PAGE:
An important formula to remember is quality plus authority (quality + authority). The organic search results receive about 80% of total clicks and the leads from these clicks are very, very targeted. While PPC often produces quicker results, SEO often produces a higher ROI over time.

Read More about Search Engine Optimization.

Local Business Search (Local SEO)

Local results are “organic” non-paid results but they are reserved for local businesses. On Google these results now appear in the top 3-4 link positions of the organic results, which receive over 30% of overall clicks. A local business is generally a brick and mortar with a geographic target customer base that reaches 5-10 miles from their location OR an onsite service business, such as a contractor, that covers a geographic service area. (Yep, Google and other search engines know exactly where your computer is located unless the user blocks this information).

The local search results have enhanced features and are accompanied by a map. The data from these results is directly synced with Google Maps so people can immediately get directions to your location, especially when searching from mobile devices. (Over half of internet traffic now comes from mobile devices). An accurate Name, Address, and Phone Number (NAP) is essential for Local SEO. Local business search results may display reviews that previous customers have left for your business. The NAP and receiving positive customer reviews are the two most important factors for appearing in local search AND gaining the user’s trust so that they make the decision to buy from you. (Quality + Authority + Local Factors)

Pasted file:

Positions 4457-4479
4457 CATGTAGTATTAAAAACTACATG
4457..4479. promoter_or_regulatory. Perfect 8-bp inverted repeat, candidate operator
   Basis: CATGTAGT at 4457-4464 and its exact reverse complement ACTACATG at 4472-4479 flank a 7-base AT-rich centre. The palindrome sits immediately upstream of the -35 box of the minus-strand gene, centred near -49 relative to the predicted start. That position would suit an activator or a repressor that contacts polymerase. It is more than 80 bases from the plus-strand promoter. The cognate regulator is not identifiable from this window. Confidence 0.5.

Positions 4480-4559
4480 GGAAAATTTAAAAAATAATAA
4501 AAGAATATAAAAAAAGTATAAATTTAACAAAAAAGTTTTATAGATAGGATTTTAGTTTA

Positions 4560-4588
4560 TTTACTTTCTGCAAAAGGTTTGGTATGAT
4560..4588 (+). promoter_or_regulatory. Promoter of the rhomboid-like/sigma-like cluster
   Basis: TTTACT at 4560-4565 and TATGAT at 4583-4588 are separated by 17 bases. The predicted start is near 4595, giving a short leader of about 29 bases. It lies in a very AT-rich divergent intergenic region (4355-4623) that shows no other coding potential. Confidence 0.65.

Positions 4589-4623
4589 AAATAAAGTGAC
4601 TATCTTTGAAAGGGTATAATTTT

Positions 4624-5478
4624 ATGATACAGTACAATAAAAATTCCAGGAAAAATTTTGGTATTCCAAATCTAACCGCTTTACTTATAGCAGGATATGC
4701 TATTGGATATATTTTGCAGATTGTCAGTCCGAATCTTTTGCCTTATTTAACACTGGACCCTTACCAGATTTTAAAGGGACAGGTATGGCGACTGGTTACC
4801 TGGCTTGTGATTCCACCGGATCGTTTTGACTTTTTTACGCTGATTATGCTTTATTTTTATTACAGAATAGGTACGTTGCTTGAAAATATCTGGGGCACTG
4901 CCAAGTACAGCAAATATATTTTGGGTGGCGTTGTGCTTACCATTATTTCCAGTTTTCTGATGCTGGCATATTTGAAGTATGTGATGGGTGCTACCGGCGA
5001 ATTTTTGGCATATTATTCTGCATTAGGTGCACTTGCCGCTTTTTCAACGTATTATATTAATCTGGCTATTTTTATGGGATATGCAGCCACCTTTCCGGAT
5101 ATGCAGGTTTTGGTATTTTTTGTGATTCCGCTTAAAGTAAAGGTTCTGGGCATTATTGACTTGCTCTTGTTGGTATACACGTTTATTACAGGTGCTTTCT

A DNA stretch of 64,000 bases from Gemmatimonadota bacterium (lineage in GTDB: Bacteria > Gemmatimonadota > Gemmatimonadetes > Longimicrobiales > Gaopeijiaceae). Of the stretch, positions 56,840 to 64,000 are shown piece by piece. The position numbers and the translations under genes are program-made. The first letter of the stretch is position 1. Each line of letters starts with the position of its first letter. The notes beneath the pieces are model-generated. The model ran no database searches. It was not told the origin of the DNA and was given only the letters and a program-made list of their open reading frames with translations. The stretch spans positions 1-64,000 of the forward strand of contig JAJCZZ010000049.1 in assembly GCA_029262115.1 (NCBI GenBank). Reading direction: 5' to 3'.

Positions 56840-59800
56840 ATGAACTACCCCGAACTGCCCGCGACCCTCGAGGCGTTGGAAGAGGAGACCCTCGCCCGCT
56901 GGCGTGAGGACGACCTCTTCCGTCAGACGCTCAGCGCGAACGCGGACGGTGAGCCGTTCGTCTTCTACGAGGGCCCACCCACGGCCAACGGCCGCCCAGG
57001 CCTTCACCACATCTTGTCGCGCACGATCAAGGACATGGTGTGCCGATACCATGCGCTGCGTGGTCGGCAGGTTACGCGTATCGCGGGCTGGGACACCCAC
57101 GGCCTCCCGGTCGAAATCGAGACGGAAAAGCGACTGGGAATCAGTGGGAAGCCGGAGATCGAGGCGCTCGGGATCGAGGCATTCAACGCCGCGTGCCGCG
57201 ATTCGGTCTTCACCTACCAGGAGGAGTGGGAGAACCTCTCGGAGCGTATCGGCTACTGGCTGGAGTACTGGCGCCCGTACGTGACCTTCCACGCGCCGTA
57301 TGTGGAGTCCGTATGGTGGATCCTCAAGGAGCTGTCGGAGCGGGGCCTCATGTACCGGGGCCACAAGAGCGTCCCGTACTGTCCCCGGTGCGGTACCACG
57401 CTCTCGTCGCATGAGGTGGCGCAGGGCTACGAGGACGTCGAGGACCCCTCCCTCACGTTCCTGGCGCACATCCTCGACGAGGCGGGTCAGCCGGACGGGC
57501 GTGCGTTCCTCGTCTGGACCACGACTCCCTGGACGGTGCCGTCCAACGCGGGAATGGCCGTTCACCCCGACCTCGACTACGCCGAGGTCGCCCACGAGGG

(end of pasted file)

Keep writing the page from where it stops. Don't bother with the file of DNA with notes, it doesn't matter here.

Read More about Local Marketing & Reputation Management.

Video Marketing, Video SEO

Video marketing legitimately belongs on a page about “search engine marketing” for two reasons. The first reason is that videos can appear on search engine results pages, even the first page of combined results (Google lets you filter only video results if you wish, but videos can appear in the combined results). The second reason is that while Google dominates 80% of the search engine market, it is not Yahoo or Bing that comes in second; it’s YouTube. YouTube is the second most popular search engine and one of the top 5 social networks.

Why you should care about Search Marketing as a business or business owner:

Over 93% of online experiences begin with a search engine. The first place people will go to find services or products that you offer is a search engine. This is such a predominant trend that “Google” became a verb in 2002 (or 1998 or twice in 2006 depending on how you look at it). Whether the clicks come from the organic or paid results, the leads are targeted, meaning they’re searching for what you offer and they’re ready to buy.

Contact Us to discuss search engine marketing for your business.

(Ebook coming soon: SEM for SMB)